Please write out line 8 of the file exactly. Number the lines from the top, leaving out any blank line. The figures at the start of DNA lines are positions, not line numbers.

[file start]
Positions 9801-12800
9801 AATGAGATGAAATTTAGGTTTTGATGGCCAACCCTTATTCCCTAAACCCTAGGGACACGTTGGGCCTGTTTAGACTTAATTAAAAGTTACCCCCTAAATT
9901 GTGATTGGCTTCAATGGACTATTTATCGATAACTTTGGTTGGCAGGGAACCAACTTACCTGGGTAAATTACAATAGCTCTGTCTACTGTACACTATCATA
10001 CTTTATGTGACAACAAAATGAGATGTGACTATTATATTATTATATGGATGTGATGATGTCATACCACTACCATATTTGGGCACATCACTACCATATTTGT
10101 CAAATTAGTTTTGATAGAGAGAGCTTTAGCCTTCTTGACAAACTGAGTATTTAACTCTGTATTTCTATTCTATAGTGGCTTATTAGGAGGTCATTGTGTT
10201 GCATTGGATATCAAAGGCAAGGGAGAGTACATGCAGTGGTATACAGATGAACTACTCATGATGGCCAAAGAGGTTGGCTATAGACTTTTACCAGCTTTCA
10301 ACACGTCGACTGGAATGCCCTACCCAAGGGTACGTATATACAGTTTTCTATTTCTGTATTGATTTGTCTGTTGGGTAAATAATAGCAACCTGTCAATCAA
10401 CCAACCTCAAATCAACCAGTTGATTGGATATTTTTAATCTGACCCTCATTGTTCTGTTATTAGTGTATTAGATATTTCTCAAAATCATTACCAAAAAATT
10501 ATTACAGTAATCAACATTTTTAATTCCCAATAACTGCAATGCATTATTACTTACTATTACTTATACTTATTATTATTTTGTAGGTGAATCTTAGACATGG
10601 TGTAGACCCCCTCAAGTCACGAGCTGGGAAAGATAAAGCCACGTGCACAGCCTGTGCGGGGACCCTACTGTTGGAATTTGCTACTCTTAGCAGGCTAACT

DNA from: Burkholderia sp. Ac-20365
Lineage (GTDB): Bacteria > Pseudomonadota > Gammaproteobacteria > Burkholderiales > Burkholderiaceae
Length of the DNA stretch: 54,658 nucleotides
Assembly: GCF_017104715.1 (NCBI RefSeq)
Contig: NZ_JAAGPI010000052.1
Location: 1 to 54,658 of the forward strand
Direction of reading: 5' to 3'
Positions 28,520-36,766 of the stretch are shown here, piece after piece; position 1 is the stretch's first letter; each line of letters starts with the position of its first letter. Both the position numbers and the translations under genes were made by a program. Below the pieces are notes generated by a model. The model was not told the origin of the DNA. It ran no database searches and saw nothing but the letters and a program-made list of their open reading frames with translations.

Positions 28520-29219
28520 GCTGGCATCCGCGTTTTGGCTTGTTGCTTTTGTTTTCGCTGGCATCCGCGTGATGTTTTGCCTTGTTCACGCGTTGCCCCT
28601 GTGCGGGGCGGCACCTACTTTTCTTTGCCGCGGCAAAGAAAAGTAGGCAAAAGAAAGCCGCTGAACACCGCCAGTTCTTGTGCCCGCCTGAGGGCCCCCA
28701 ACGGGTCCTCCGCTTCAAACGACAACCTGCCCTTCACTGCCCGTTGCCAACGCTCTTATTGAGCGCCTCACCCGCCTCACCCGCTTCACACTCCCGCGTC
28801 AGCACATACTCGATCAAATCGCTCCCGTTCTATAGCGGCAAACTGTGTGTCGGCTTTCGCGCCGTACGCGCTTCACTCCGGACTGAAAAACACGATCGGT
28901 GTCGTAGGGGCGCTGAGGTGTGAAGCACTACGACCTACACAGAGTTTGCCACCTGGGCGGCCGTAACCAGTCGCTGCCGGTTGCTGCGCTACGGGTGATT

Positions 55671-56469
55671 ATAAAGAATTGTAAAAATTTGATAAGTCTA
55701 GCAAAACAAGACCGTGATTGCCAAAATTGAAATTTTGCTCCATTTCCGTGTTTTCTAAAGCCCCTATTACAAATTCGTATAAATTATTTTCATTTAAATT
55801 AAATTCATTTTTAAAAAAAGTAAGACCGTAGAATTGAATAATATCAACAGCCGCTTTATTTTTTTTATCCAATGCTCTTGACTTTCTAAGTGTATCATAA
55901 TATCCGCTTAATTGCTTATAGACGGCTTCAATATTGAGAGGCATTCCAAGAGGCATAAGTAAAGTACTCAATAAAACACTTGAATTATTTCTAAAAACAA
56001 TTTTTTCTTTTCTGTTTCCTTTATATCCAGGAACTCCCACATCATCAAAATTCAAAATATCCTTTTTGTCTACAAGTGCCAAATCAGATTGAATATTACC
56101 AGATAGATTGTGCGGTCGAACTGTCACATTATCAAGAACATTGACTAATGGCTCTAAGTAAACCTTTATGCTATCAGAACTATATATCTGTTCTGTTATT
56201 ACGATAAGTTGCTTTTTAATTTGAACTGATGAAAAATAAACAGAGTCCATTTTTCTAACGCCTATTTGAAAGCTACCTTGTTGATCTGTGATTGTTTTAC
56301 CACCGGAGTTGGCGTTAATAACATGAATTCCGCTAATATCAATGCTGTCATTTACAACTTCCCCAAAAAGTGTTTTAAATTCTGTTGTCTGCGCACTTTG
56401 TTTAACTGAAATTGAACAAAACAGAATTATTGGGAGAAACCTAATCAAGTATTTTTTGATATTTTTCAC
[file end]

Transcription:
10401 CCAACCTCAAATCAACCAGTTGATTGGATATTTTTAATCTGACCCTCATTGTTCTGTTATTAGTGTATTAGATATTTCTCAAAATCATTACCAAAAAATT